Temperature and pressure have historically been the main parameters chemists and engineers can work with to control reactions. Catalysts can improve speed and selectivity, without promoting reactions beyond their chemical equilibrium limit. Integrating a ceramic ion-conducting membrane into the reactor enables an increase in the productivity of industrially appealing processes which are otherwise impractical due to strong thermodynamic constraints.

The ceramic membranes are made from abundant materials such as barium and zirconium found within large sand deposits, with the addition of thin electro-catalytic layers of plentiful metals like nickel and copper.

By using a ceramic membrane that simultaneously removes hydrogen and injects oxygen, we have been able to make liquid hydrocarbons directly from methane in a one-step process. As a bonus, the process also generates a high-purity hydrogen stream as a byproduct. At a macro level it is really very simple—inexpensive, abundant gas in and valuable liquid out through a clean, inexpensive process. At a nanochemistry level, however, where molecules interact with catalyst and membrane at a temperature around 700 °C, there were many factors to engineer and control in order to render just the specific valuable molecules needed to make the new process work.

—Dr. Jose Serra, Professor with ITQ

With high-volume manufacturing, we can make membrane reactors from active ceramics that are cost competitive with conventional catalytic reactors for gas processing. While the reactor costs will be similar, the results enabled by this new process have the potential to significantly improve both the financial and environmental costs of chemical production, a development CoorsTek believes will make the world measurably better.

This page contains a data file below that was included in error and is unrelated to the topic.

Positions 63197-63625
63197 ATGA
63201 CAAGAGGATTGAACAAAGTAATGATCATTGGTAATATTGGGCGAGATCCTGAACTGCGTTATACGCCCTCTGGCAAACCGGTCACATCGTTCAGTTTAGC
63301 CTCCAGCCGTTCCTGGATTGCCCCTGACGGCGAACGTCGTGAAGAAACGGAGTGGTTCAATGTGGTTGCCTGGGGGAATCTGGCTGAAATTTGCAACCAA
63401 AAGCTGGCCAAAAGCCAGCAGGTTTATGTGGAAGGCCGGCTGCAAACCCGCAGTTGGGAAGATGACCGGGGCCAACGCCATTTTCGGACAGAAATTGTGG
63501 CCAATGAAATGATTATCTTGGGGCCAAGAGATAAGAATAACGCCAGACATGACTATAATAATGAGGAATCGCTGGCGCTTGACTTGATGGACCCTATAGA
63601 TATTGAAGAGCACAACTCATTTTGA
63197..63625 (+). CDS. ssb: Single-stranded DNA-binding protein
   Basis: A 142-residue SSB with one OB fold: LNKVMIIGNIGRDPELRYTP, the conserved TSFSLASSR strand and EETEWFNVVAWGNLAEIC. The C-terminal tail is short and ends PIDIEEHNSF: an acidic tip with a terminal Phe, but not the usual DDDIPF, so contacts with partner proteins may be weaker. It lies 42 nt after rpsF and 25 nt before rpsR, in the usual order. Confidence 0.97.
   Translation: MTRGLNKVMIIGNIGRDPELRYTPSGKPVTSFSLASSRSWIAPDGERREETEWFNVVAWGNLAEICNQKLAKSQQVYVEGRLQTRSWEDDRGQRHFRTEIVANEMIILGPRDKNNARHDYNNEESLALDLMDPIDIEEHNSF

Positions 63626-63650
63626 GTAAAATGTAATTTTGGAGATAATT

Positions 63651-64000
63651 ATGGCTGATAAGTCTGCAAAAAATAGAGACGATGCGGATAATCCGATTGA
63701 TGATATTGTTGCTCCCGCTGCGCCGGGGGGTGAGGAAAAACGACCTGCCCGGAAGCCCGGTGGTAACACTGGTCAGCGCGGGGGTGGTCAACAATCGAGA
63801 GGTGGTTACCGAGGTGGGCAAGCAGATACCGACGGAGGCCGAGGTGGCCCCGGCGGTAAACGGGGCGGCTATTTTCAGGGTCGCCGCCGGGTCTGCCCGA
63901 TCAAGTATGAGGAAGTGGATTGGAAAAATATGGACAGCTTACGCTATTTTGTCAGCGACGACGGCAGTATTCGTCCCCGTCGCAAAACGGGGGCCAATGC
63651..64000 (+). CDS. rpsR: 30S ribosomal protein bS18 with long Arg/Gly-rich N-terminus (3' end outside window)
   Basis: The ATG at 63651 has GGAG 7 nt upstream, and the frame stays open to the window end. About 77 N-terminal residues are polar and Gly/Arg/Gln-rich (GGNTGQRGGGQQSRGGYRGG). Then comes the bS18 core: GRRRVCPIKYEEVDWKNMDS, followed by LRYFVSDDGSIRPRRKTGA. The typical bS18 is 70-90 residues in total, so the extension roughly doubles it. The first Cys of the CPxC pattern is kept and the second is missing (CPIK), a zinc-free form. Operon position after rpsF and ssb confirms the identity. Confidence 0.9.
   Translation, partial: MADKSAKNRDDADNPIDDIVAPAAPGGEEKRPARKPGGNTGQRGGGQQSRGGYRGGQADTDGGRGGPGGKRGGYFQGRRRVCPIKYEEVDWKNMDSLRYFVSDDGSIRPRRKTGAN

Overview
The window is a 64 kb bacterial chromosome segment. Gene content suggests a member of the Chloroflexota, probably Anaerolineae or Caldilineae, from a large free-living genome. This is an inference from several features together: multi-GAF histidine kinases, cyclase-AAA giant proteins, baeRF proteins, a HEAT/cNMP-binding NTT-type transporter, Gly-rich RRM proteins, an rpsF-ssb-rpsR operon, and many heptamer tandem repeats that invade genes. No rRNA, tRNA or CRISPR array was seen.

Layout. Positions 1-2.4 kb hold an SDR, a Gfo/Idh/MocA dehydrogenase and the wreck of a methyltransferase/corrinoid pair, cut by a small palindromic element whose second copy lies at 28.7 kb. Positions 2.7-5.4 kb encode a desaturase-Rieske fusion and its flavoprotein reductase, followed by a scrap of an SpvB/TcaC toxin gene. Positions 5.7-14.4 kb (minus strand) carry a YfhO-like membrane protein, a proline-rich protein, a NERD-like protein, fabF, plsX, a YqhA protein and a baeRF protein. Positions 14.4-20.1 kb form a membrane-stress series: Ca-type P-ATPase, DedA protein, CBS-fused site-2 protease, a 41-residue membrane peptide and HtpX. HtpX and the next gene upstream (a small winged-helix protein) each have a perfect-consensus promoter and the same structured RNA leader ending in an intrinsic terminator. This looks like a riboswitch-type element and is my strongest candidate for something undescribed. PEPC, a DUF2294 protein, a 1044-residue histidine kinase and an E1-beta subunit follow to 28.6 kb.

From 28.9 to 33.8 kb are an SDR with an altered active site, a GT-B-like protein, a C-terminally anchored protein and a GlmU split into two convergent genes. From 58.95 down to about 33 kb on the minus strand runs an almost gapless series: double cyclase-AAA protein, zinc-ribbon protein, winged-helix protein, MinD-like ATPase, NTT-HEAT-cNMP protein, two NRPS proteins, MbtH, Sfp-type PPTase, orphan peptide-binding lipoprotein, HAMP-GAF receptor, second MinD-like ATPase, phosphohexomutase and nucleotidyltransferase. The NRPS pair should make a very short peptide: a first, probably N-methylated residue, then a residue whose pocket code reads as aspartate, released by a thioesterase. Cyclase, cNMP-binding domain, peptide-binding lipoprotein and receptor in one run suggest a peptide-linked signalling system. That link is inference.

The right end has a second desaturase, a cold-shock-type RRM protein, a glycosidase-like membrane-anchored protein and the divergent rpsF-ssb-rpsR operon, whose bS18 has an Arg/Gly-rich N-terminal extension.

—Per Vestre, Managing Director at CoorsTek Membrane Sciences

Engineered ceramics manufacturer CoorsTek has formulated more than 300 technical ceramic compositions over a century of experience, utilizing half the world’s elements.

Resources

  • S. H. Morejudo, R. Zanón, S. Escolástico, I. Yuste-Tirados, H. Malerød-Fjeld, P. K. Vestre, W. G. Coors, A. Martínez, T. Norby, J. M. Serra, C. Kjølseth (2016) “Direct conversion of methane to aromatics in a catalytic co-ionic membrane reactor” Science doi: 10.1126/science.aag0274

Comments

HarveyD

This could become an effective way to transform NG/methane into H2 and liquid fuels/chemicals?

With an abondant source of distributed clean H2, FCEVs could become the clean running vehicles of the future?

Engineer-Poet

Benzene is carcinogenic and aromatics tend to promote soot formation IIUC, but if methane can be electrocatalytically converted to e.g. short-chain aliphatic hydrocarbons it would be a huge advance.

mahonj

It is a pity they can't do the opposite of cracking* and make longer chain HCs like pentane or octane.
*(OK, it is called reforming as far as I can find out)

Engineer-Poet

I'm not finding anything for dearomitization.  It looks like it's a difficult thing to do, even if you have a stream of hydrogen to do it with.